This lack of cooperation between States is in complete violation with the essence of instruments such as the SAR Convention: it put lives at risks and discourages rescue operations.

In light of this irresponsibility of Maltese and Italian authorities, the TALIA turned to Alarm Phone and the Civil Fleet for support and guidance.

The TALIA acted according to maritime law by rescuing the people in distress and offering them shelter. The livestock carrier interrupted its trajectory in order to carry out a SAR operation – they need a solution immediately. The health situation of the people on board is currently deteriorating, several people are in critical condition.

We call out to stand in solidarity with the rescued and the crew of TALIA and demand a port of safety, either in Malta or Italy. It is the responsibility and duty of these authorities to coordinate a port of safety. These games with people who just survived a Mediterranean crossing have to stop immediately! Let them in!

Alarm Phone, Sea-Watch & Mediterranea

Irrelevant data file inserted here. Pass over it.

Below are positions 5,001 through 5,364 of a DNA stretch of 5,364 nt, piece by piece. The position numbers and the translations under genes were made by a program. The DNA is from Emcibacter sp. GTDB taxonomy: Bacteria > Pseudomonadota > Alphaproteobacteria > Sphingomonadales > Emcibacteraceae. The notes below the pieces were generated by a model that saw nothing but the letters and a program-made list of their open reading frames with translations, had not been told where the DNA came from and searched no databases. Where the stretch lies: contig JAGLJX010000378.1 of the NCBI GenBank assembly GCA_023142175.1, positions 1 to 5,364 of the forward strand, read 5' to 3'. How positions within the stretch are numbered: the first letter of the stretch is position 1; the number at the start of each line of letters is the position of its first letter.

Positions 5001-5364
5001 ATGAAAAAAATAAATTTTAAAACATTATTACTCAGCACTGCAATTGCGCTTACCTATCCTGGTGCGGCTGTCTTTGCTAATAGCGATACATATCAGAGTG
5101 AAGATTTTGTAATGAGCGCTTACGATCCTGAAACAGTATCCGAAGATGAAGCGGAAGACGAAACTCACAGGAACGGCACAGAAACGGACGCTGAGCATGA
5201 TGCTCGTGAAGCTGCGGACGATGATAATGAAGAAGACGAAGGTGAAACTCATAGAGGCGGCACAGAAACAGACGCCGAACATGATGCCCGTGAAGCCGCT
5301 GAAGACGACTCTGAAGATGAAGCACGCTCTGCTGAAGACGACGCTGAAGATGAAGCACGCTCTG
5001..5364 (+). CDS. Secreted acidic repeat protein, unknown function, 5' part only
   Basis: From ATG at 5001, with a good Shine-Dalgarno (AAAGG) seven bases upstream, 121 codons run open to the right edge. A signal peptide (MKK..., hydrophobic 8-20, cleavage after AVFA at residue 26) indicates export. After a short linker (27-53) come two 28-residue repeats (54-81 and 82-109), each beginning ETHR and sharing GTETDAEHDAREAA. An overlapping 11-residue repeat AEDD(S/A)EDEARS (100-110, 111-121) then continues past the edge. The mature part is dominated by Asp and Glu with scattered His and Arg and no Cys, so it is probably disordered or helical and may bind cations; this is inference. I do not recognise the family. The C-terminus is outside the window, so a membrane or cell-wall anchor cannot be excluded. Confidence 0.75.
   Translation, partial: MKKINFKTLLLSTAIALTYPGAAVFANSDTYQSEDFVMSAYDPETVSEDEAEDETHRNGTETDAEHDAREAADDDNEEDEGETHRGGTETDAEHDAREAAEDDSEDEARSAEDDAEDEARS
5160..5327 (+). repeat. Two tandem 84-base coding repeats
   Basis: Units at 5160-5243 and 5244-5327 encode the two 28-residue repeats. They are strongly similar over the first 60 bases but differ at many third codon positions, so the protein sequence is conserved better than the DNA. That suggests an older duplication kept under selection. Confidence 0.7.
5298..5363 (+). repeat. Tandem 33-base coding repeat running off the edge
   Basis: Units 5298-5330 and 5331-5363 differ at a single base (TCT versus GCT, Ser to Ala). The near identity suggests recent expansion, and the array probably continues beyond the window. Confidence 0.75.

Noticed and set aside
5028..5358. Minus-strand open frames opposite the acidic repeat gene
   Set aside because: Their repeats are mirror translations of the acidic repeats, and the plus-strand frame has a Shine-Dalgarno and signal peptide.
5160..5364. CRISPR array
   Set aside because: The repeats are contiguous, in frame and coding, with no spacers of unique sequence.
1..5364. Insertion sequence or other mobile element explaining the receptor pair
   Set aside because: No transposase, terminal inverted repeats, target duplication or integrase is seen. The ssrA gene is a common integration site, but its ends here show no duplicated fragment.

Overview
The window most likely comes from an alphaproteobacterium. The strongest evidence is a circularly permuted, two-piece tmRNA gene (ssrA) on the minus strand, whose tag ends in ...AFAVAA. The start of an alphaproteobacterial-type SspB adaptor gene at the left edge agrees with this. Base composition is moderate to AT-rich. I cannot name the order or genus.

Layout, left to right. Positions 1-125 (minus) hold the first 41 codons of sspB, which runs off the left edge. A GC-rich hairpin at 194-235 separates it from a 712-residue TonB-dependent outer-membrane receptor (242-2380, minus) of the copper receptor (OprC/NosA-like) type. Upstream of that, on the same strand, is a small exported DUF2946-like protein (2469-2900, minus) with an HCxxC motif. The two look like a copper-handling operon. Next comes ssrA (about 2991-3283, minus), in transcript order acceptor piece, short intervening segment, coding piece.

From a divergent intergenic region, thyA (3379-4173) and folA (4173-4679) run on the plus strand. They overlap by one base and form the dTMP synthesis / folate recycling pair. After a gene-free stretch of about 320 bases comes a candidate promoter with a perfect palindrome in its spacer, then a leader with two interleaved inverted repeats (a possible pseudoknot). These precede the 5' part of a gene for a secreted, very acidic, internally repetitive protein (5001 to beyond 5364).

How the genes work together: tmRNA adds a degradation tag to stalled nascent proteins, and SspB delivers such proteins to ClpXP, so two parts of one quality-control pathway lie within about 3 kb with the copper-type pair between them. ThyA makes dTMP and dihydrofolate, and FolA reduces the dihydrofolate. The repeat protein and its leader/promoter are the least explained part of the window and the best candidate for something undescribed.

Addresses to contact and demand a place of safety for the rescued people now:

Prime Minister Dr Robert Abela MP

Address: Office of the Prime Minister, Auberge de Castille Valletta VLT 1061

Email: [email protected] Tel: +356 2200 2400

Minister for European and Foreign Affairs

E-mail: [email protected], [email protected]

Rescued but not safe! Europe plays games with 52 lives!

News (EN)

From Syria to the Central Mediterranean: their story – 43 people rescued

The story of the Syrian family we have onboard now. Father, mother and two children. 

His name is M. from Syria (name is changed for security reasons). 

“We are from Syria, but life is impossible there.